Energy is dead! Long live Energy!
05 November 2021 Cop26
CO2 = P x S x E x C. A man who became a billionaire selling software threw that linear equation to solve global warming. P = global population, S = services consumed by this population, E = energy required to power those services and C = CO2 content of this energy. Well, to get CO2 at 0, you need at least P, S, E or C going to 0. There are unequivocally social and moral hazards associated with trying to bring P, S or E to 0. The only variable left here is C, leading to the most important question COP 26 should answer (and it’s not how many tons of CO2 were released by all the private jets that flew to Glasgow): how and when can we bring C to 0?
A handful of scenarios have been made available to understand what is required to get to net-zero (i.e. C to zero): IEA, IPCC, Shell amongst others. All of these net zero scenarios broadly share the same conclusions:
- The future is electric – from 20% of our current energy supply to roughly 50% by 2050, with the vast majority of this growth driven by renewables
- There will be new fuels – renewable fuels (e.g. reused cooking oil), green hydrogen and ammonia, and yes still oil and gas (but CO2 sequestration should be available) and coal would be almost completely out of the equation
- Innovation is desperately needed – the IEA estimates that roughly 50% of the technologies required to bring us to net zero are still in early development.
A close cooperation between governments, finance, energy companies and (activist) consumers is absolutely necessary to push forward this roadmap. This should be the prime objective of COP, shouldn’t it?
The game plan is very straightforward: lower energy demand, and much lower CO2-intensity for the energy produced over the next 30 years. The idea of decoupling economic growth from fossil fuels is already visible, notably in the most advanced economies (e.g. Denmark). However, economically and socially, the lack of energy (blackouts) and/or expensive energy is still considered by most as worse than CO2 emissions. This was the topic of one of our most recent blogs – Could the energy crisis derail our transition to net-zero?
The energy transition will be all but linear, and there will be decisions by governments1, companies, and financial institutions that would fail to promote decarbonisation. But at least, the compass is set:
- We need governments to continue to make bold pledges. Not just about emissions trajectories, but about the future energy mix, which will be the backdrop to the transition, and funnel R&D investments. India is well on track to become one of the top producers of renewable energy, and has promised to produce 450 GW of clean electricity by the end of the decade. That’s the equivalent power of 450 nuclear power plants, and the same as around 1,350 million solar panels.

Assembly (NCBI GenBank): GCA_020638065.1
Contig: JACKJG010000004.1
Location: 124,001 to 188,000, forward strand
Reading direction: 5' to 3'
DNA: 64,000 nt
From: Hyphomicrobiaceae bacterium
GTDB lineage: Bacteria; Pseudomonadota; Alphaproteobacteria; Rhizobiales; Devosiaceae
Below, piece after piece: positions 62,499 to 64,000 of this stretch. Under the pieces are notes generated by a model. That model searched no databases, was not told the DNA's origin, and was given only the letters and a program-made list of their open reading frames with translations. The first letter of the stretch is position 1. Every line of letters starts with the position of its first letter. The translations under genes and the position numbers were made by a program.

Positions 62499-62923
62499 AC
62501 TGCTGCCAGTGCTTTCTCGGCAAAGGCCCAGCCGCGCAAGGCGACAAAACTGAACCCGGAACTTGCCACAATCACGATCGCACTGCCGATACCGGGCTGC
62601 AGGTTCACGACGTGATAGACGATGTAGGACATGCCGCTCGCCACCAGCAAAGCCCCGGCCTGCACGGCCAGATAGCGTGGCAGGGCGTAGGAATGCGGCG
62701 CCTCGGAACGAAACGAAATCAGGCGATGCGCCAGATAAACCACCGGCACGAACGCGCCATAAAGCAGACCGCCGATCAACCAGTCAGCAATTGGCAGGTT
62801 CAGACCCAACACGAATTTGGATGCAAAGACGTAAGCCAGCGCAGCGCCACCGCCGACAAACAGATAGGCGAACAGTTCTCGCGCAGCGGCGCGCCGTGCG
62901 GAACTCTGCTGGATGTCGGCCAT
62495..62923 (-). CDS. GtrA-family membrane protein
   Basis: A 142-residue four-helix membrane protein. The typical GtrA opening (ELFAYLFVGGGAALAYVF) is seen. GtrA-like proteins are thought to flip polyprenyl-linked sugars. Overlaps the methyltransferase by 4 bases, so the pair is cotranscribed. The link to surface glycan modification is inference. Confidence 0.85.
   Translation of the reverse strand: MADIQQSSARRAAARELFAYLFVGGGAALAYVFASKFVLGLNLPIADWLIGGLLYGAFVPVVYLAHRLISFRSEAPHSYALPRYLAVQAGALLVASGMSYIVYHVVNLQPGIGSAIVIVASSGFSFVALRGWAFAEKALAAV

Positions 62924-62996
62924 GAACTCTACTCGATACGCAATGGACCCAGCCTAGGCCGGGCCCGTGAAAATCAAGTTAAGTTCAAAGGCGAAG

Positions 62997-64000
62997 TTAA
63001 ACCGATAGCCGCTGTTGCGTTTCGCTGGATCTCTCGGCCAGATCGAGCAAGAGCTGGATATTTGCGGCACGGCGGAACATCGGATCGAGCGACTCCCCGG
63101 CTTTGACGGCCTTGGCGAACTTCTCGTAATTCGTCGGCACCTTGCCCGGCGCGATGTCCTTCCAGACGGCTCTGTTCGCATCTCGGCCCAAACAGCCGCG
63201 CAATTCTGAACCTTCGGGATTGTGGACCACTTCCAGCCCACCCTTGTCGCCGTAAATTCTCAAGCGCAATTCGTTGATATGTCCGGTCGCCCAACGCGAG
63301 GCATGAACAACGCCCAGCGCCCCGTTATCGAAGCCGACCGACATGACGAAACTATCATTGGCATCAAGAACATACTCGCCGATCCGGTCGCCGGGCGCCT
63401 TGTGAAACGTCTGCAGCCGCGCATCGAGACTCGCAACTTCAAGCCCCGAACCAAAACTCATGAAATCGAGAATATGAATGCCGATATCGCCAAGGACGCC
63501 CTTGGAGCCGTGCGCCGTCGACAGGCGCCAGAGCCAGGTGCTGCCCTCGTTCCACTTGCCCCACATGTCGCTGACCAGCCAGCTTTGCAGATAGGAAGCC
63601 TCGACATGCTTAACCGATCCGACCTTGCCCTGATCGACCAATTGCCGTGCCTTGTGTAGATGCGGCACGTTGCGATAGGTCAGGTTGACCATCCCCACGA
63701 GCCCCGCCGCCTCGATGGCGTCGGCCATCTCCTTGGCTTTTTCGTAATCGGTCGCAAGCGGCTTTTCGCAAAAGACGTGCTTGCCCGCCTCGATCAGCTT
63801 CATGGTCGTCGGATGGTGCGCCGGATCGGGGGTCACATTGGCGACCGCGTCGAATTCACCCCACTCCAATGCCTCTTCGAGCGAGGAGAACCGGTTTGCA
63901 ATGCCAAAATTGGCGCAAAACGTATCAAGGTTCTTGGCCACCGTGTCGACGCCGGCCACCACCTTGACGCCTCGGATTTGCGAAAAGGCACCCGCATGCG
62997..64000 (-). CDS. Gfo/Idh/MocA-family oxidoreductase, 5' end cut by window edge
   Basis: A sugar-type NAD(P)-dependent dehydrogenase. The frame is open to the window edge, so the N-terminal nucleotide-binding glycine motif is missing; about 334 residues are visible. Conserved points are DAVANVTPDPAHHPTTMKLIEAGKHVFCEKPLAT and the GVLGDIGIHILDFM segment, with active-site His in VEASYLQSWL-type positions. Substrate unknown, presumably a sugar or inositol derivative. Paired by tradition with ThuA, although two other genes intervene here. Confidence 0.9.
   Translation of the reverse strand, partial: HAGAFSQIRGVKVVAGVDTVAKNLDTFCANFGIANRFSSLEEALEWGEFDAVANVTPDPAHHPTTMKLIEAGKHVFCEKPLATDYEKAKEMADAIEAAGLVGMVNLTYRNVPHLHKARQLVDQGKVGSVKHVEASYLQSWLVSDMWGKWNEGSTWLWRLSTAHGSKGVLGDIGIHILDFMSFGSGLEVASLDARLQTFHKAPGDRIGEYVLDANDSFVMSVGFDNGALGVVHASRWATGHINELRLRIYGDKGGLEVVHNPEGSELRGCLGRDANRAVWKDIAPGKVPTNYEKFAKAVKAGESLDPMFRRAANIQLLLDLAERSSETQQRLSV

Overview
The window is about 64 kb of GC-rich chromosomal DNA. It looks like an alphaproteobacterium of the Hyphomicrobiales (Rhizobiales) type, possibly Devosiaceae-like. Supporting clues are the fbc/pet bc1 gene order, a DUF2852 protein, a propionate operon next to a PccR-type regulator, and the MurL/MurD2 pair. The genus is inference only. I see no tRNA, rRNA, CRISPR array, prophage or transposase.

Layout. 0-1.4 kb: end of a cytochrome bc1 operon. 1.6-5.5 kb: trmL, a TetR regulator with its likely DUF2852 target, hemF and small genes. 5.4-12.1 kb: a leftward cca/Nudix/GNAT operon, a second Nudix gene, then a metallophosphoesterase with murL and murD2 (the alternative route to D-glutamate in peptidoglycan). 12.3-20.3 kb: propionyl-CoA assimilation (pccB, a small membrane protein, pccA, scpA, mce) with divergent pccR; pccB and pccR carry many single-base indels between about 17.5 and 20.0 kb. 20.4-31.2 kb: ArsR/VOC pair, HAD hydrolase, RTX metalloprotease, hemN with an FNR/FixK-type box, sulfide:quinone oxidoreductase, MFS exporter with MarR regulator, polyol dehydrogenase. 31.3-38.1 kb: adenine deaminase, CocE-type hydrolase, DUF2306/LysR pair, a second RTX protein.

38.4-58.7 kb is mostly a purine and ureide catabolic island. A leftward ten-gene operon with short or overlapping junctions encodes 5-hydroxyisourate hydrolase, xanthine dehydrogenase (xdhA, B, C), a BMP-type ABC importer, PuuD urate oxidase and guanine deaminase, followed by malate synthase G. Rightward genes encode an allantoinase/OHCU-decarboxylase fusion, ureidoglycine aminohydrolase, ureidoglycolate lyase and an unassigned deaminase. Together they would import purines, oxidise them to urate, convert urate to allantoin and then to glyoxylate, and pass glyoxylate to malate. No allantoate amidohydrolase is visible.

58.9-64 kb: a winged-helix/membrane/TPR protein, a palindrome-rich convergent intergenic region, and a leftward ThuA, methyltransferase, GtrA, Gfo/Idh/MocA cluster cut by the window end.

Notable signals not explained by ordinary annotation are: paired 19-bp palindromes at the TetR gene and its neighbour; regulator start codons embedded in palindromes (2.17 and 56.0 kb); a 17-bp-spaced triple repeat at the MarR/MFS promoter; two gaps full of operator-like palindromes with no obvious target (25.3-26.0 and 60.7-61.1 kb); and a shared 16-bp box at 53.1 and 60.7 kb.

- We need activist shareholders. Not just divesting from fossil fuels – but pushing for change from the inside. Engine No. 1, a small hedge fund, shocked the investment community when it unseated two board members of Exxon Mobil earlier this year, claiming that years of slowing returns and mounting debt for Exxon have shown that it’s current direction is not sustainable in the long term and that it needs leadership from within the energy industry to help it adapt to the climate crisis
- We need further innovation. It drove down the cost of solar PV electricity falling by 82% over the course of a decade and the cost of electricity from new onshore wind declining by 13% from 2019 to 2020. We hope this week to hear from US Special Envoy on Climate, John Kerry, who is proposing a ‘First Movers Coalition’, designed to facilitate purchase agreements to hard-to-abate sectors like shipping, aviation, cement, steel and trucking, in order to support innovation in low-carbon products. Further innovation will help to achieve the technologies that are needed at costs that are accessible to emerging markets, and money spent on R&D in the right way can support the energy transition in a way which is equitable and even provides a boost for emerging economies.
- We need community engagement. Decentralised energy – which broadly refers to energy created off the mainstream, or national grid – can have many benefits, including reducing the impact of power outages as well as allowing people to gain access to the energy market by owning micro-renewables and selling energy back to the grid. Community owned power is something that’s proven incredibly valuable with renewable projects in Denmark, such as Middelgrunden, where the 50% community owned offshore wind farm helped overcome citizen objections, by providing them with ownership of the project and tangible returns on their investment over time.
Announcements so far this week have shown that governments are starting to recognise that renewables are the future, not just to mitigate climate change and meet NDCs2, but also to ensure that energy remains stable and affordable. However, they are far from ambitious enough to limit global warming to 1.5°C. The IEA’s Announced Pledges Scenario (which shows how emission trends will develop in the scenario that all national net-zero emissions pledges are realised in full and in time), sees a temperature rise of 2.1°C in 2100.
The Stone Age didn’t end for lack of stone. Let’s ensure the oil & gas and the coal age will end long before the world runs out of hydrocarbons (inspired by Sheikh Ahmed Zaki Yamani, former Saudi Oil Minister).
1The controversial Cambo Oil field has even been exempted from ‘climate compatibility’ tests, due to claims that it is an extension of an already licensed project, yet this will be at the front of many people’s minds as the UK presidency demands ‘clear commitments and concrete timetables for change’ from this conference